Diodorus Siculus or Diodorus of Sicily was a Greek historian. He is known for writing the monumental universal history Bibliotheca historica, much of which survives, between 60 and 30 BC, it is arranged in three parts. The first covers mythic history up to the destruction of Troy, arranged geographically, describing regions around the world from Egypt and Arabia to Greece and Europe; the second covers the Trojan War to the death of Alexander the Great. The third covers the period to about 60 BC. Bibliotheca, meaning ` library', acknowledges. According to his own work, he was born at Agyrium in Sicily. With one exception, antiquity affords no further information about his life and doings beyond in his work. Only Jerome, in his Chronicon under the "year of Abraham 1968", writes, "Diodorus of Sicily, a writer of Greek history, became illustrious". However, his English translator, Charles Henry Oldfather, remarks on the "striking coincidence" that one of only two known Greek inscriptions from Agyrium is the tombstone of one "Diodorus, the son of Apollonius".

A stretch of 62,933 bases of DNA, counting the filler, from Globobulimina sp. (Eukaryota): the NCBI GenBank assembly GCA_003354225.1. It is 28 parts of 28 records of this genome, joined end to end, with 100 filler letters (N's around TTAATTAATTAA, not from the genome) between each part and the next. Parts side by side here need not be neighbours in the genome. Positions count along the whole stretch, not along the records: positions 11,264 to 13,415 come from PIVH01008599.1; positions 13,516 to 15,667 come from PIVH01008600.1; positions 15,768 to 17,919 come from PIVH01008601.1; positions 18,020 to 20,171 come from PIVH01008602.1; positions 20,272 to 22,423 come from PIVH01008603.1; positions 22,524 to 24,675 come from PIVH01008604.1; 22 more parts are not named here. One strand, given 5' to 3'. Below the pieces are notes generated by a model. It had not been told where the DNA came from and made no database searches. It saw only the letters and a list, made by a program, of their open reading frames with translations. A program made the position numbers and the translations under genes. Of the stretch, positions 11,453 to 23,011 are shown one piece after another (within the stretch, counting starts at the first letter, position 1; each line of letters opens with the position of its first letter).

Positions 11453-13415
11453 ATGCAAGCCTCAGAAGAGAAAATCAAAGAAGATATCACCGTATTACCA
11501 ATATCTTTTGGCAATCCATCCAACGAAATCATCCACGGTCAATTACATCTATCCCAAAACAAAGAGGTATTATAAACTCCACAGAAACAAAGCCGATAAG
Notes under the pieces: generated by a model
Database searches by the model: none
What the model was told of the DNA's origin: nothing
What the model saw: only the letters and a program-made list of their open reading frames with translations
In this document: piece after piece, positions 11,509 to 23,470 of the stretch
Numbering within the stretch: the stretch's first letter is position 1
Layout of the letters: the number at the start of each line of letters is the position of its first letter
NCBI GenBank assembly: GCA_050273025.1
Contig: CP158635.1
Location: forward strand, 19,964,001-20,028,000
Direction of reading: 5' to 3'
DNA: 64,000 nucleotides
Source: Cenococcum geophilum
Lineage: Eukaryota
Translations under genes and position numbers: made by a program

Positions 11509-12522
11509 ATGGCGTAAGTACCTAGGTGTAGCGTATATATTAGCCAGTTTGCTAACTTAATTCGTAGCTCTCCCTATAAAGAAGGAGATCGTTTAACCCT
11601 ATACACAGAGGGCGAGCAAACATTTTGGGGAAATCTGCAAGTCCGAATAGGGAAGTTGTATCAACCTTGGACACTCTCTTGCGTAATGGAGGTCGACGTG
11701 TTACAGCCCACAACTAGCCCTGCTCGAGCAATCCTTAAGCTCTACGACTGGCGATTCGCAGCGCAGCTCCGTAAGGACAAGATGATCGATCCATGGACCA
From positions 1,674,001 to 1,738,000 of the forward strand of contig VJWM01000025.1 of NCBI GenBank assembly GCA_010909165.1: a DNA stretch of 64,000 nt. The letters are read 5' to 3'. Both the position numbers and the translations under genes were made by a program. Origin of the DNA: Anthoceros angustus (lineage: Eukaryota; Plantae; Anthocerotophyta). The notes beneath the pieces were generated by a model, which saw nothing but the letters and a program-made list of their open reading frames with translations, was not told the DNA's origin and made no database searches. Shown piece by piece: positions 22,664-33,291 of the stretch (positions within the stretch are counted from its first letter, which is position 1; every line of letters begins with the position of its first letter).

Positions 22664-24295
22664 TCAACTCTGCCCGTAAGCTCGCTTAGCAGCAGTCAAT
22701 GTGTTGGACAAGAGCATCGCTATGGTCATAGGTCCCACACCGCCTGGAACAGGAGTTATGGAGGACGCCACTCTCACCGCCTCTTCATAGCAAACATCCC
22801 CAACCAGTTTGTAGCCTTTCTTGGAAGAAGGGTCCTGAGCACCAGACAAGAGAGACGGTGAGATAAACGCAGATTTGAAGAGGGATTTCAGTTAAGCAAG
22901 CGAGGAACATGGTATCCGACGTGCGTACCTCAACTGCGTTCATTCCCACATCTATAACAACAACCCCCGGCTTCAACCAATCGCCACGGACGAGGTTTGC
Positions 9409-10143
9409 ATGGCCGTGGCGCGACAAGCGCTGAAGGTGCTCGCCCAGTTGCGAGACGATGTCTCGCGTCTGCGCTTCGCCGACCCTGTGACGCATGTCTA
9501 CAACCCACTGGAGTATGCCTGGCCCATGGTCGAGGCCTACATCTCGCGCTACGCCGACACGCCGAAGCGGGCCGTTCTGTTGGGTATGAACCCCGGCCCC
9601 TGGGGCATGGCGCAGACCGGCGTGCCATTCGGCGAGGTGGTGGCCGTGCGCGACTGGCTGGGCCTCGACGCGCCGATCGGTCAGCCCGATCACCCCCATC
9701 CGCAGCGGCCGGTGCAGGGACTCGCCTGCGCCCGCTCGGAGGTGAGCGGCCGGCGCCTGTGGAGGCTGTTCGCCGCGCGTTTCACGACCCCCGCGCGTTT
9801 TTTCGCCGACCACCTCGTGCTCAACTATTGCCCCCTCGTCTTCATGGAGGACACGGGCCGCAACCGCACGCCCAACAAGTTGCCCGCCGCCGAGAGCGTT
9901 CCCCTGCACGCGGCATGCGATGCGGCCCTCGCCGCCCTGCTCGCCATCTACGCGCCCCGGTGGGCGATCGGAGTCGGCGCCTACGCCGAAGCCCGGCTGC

Diodorus' universal history, which he named Bibliotheca historica, was immense and consisted of 40 books, of which 1–5 and 11–20 survive: fragments of the lost books are preserved in Photius and the excerpts of Constantine Porphyrogenitus. It was divided into three sections; the first six books treated the mythic history of the non-Hellenic and Hellenic tribes to the destruction of Troy and are geographical in theme, describe the history and culture of Ancient Egypt, of Mesopotamia, India and Arabia, of North Africa, of Greece and Europe. In the next section, he recounts the history of the world from the Trojan War down to the death of Alexander the Great; the last section concerns the historical events from the successors of Alexander down to either 60 BC or the beginning of Julius Caesar's Gallic Wars. He selected the name "Bibliotheca" in acknowledgment that he was assembling a composite work from many sources. Identified authors on whose works he drew include Hecataeus of Abdera, Ctesias of Cnidus, Theopompus, Hieronymus of Cardia, Duris of Samos, Philistus, Timaeus and Posidonius.